The Nagas

Hill Peoples of Northeast India

Project Introduction The Naga Database

manuscript notes made by W.G. Archer between 1946 & 1948, and miscellaneous papers and letters

caption: head-taking and the symbolism of warriors' dress
medium: notes
ethnicgroup: AoSangtam
location: Sangsomo Chongtore (Chungtore)
person: Archer/ W.G.
date: 1946-1948
refnum: 5:10
text: Dress as a symbolic diagram of the raid.
text: Ceremonial warriors' dress is worn:
text: 1. at dancing festival (a) Amongmong - August (b) Vitung - March.
text: 2. a formal visit to a friendly village.
text: 3. dragging in a log-drum.
text: 4. a mithan feast by a rich man.
text: 5. bringing in a head. At other times worn in an abbreviated form eg. gaonbura of Sangsomo
text: wears baldric of red cloth sewn with cowries in the shape of men - instead of the 2 baldrics of goats' hair.
text: On return from a group expedition the raiders announce the result by different cries.
text: 1. if defeated - silence.
text: 2. if killed an enemy but no head - 'he-lo, he-lo, he-lo'.
text: 3. If coming with a head - 'o-ke-o-ke-o-ke' high pitch by the first striker 'o-he-o-he-o-he' in lower pitch by the others - then first striker 'mako-ke-mako-ke-mako-ke' then others 'o-he-o- he-o-he'. When the village hear the cries they understand - in 2nd & 3rd case they go out to the forest to meet the party taking food and their warriors' dress - the party puts on the dress & then enters the village in triumph - takes the head to the drum - and so on (see notes on log drum) - if a bit of a head, the same procedure.
text: Heads are taken because:
text: 1. unless the head is brought in there is no proof that the warrior has actually killed a man.
text: 2. heads are a way of deciding priority in the village, choosing a ruler 'I took 10 heads, you took 5'.
text: 3. the drum is the guardian of the village - 'We give it heads because it protects us'.
text: 4. it is through the drum that victory is secured - & tribute is obtained 'Because we got heads through the drum we give them to it'. Wars usually start over land or mithan - ie. the needs of the village.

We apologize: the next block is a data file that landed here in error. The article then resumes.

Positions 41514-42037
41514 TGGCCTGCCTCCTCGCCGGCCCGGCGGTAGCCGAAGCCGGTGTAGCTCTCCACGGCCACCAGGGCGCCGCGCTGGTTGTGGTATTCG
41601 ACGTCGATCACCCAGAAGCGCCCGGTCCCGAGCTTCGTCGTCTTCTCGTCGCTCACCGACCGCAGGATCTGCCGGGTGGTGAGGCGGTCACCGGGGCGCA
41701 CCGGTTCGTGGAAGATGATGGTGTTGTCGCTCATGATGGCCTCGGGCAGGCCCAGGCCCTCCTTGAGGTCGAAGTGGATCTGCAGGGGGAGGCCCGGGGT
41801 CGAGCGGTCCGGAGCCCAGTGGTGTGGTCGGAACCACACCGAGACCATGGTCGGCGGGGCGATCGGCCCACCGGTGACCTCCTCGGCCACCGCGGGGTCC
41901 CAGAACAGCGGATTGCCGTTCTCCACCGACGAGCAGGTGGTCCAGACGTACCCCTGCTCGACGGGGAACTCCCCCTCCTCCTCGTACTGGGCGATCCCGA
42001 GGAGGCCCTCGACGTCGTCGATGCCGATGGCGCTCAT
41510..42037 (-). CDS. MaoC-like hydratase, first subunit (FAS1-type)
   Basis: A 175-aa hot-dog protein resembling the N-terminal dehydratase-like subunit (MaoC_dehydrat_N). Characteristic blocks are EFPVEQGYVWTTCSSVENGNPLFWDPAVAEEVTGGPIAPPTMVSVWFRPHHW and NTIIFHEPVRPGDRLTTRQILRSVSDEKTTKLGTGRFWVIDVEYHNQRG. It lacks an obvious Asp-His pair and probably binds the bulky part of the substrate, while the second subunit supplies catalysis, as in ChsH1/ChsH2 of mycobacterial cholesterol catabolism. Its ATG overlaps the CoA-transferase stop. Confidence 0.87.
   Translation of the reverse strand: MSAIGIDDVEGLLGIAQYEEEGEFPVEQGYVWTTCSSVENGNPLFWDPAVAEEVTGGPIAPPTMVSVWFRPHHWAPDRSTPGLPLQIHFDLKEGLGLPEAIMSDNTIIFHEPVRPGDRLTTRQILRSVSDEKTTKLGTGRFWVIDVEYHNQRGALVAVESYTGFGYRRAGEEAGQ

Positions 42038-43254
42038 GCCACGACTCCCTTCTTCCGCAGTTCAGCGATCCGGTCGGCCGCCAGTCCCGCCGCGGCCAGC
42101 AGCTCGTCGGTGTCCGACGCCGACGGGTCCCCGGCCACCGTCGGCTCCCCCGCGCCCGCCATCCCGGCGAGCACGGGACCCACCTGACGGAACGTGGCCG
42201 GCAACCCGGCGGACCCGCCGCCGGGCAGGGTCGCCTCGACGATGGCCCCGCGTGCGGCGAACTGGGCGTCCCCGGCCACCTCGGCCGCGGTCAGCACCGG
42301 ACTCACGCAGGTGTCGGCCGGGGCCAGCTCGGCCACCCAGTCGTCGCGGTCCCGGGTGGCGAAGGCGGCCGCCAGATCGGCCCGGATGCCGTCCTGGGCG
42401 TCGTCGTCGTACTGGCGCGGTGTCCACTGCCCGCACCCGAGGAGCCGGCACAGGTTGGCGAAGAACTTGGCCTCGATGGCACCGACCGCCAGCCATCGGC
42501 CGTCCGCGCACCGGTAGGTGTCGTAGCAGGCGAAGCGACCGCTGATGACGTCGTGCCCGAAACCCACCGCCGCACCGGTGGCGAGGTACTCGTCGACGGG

text: 5. Ao & Sangtam - myth 'In old days there was no head-taking. One day a caterpillar & a red ant fought. The ant killed the caterpillar & bit off its head. When the Sangtams saw that even the ants take heads, they decided that men should do so too. Since then, whenever men have fought they have taken heads'.
text: 6. 'In the forest the large trees had creepers (chiko). The creepers had fruits like heads. Men thought it would be good to adorn a tree like that & to have one in their village. But the creeper would not grow. So they brought bamboo poles and put them in the tree like the creepers. Then they tied tufts of grass to the top. But the grass did not look well. Then they tied some bottle gourds to the poles. But they too did not look well. So then a rich man killed a slave and tied the head to the pole. It looked good. Before that they did not kill men. Since then they have killed men and hung heads at the makutung' Sangsomo villagers.
text: 'In early days the Sangtams had no weapons and did not know the art of war. If they fought, they fought with fists, legs and teeth. They did not kill. They did not know how to cut. If they won they took their enemy captive, brought him to the village & made him a slave. They bit him as a sign that he was captured. If he fought back, they pierced his ears with bamboo, fitted a bamboo strip to his head & pinned him to a pole. His head looked down. He stayed there till his owner gave a pig or mithan. Then he was let go and sent to work for his owner. That was before there was any log-drum'. Sangsomo villagers.
text: 'In early days villages were small and very far apart. All around was the great forest. If a man was far out in the forest, no one could make him hear. One day they found a hollow tree. A man struck it & it gave out a great sound. Men who were far away heard it. Then they felled the tree and struck it once again. Again it gave out a great sound. Then they considered how to take it to the village. They cut off the branches and made it into a long log. They pulled it to the village. There they beat it & far off in the forest its sound was heard. Then they offered it a pig & cock. That year the crops were very good. They said it is the doing of the drum. Since then they have kept a drum and worshipped it'. Sangsoma.
text: Heads are hung at the makutung
text: 1. so that the skulls may bleach.
text: 2. to impress strangers and display the villages' power.
text: - the makutung is not a specially sacred place - only an adjunct to the drum.
text: A mithan or a buffaloes head is the equivalent of a human head - for all purposes of ritual, status, dress etc. (Chungtore has many buffalo heads).